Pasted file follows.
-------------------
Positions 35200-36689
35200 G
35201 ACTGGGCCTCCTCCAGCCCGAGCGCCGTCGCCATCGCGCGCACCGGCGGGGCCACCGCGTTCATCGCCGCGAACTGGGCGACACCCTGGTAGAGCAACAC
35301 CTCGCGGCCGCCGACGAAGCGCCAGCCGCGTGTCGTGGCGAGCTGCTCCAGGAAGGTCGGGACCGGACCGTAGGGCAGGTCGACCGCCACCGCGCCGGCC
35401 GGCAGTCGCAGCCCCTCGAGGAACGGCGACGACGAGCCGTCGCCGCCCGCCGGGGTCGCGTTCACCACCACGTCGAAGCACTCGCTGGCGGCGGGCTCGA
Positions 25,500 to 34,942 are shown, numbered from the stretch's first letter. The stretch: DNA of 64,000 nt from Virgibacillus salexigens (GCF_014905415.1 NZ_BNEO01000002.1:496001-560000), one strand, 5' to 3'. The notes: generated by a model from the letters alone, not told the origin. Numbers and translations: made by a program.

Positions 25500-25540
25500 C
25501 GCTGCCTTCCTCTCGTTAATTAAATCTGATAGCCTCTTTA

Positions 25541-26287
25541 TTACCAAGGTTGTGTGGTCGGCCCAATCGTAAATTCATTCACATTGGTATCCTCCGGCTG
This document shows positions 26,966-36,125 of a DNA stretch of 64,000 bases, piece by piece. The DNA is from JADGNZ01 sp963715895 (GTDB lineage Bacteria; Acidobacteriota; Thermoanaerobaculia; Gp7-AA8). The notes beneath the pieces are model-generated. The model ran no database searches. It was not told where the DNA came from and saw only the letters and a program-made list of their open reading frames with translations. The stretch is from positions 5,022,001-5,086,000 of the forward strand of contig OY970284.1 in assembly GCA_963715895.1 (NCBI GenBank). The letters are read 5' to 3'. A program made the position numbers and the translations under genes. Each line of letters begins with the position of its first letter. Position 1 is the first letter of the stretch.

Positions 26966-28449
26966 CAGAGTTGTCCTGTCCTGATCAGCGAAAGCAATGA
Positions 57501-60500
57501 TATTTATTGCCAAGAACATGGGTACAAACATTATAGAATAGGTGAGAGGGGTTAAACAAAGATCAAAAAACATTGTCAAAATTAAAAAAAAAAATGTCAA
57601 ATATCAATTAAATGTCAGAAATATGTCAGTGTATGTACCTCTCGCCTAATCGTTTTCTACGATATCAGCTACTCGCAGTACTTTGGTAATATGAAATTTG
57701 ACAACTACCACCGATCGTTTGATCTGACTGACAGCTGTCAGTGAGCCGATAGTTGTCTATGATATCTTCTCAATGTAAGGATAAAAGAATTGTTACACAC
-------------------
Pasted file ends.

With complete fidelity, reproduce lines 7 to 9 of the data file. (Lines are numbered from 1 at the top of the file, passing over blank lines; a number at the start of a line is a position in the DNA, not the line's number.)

Positions 25500-25540
25500 C
25501 GCTGCCTTCCTCTCGTTAATTAAATCTGATAGCCTCTTTA